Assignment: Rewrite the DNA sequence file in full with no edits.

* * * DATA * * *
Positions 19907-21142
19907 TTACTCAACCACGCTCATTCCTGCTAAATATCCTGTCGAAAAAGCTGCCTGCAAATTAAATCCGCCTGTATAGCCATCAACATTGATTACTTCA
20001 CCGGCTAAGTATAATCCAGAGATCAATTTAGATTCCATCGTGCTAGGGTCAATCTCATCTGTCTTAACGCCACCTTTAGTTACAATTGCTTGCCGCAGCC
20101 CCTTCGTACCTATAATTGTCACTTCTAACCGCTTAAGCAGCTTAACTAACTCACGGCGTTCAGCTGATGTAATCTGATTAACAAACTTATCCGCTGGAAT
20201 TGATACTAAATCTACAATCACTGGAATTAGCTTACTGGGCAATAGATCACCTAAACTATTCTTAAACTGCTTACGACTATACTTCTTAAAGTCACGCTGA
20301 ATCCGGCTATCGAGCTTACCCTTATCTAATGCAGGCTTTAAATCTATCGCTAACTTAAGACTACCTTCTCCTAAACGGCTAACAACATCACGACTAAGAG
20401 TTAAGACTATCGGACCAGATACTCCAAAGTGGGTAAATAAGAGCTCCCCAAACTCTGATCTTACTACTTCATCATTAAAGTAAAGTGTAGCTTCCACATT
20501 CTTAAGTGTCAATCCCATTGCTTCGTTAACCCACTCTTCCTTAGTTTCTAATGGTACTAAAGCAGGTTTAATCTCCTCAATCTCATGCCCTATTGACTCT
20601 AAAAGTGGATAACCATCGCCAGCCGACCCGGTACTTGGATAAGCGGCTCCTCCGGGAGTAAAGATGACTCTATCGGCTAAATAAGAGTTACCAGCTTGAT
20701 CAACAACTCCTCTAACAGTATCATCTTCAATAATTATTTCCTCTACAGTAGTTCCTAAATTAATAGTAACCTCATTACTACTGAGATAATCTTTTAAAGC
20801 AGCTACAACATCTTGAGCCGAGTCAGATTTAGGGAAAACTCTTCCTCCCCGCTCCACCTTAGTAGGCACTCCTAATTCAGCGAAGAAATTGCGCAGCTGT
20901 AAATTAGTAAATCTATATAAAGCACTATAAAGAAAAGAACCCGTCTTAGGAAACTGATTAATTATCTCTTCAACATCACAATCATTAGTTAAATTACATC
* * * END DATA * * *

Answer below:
Positions 19907-21142
19907 TTACTCAACCACGCTCATTCCTGCTAAATATCCTGTCGAAAAAGCTGCCTGCAAATTAAATCCGCCTGTATAGCCATCAACATTGATTACTTCA
20001 CCGGCTAAGTATAATCCAGAGATCAATTTAGATTCCATCGTGCTAGGGTCAATCTCATCTGTCTTAACGCCACCTTTAGTTACAATTGCTTGCCGCAGCC
20101 CCTTCGTACCTATAATTGTCACTTCTAACCGCTTAAGCAGCTTAACTAACTCACGGCGTTCAGCTGATGTAATCTGATTAACAAACTTATCCGCTGGAAT
20201 TGATACTAAATCTACAATCACTGGAATTAGCTTACTGGGCAATAGATCACCTAAACTATTCTTAAACTGCTTACGACTATACTTCTTAAAGTCACGCTGA
20301 ATCCGGCTATCGAGCTTACCCTTATCTAATGCAGGCTTTAAATCTATCGCTAACTTAAGACTACCTTCTCCTAAACGGCTAACAACATCACGACTAAGAG
20401 TTAAGACTATCGGACCAGATACTCCAAAGTGGGTAAATAAGAGCTCCCCAAACTCTGATCTTACTACTTCATCATTAAAGTAAAGTGTAGCTTCCACATT
20501 CTTAAGTGTCAATCCCATTGCTTCGTTAACCCACTCTTCCTTAGTTTCTAATGGTACTAAAGCAGGTTTAATCTCCTCAATCTCATGCCCTATTGACTCT
20601 AAAAGTGGATAACCATCGCCAGCCGACCCGGTACTTGGATAAGCGGCTCCTCCGGGAGTAAAGATGACTCTATCGGCTAAATAAGAGTTACCAGCTTGAT
20701 CAACAACTCCTCTAACAGTATCATCTTCAATAATTATTTCCTCTACAGTAGTTCCTAAATTAATAGTAACCTCATTACTACTGAGATAATCTTTTAAAGC
20801 AGCTACAACATCTTGAGCCGAGTCAGATTTAGGGAAAACTCTTCCTCCCCGCTCCACCTTAGTAGGCACTCCTAATTCAGCGAAGAAATTGCGCAGCTGT
20901 AAATTAGTAAATCTATATAAAGCACTATAAAGAAAAGAACCCGTCTTAGGAAACTGATTAATTATCTCTTCAACATCACAATCATTAGTTAAATTACATC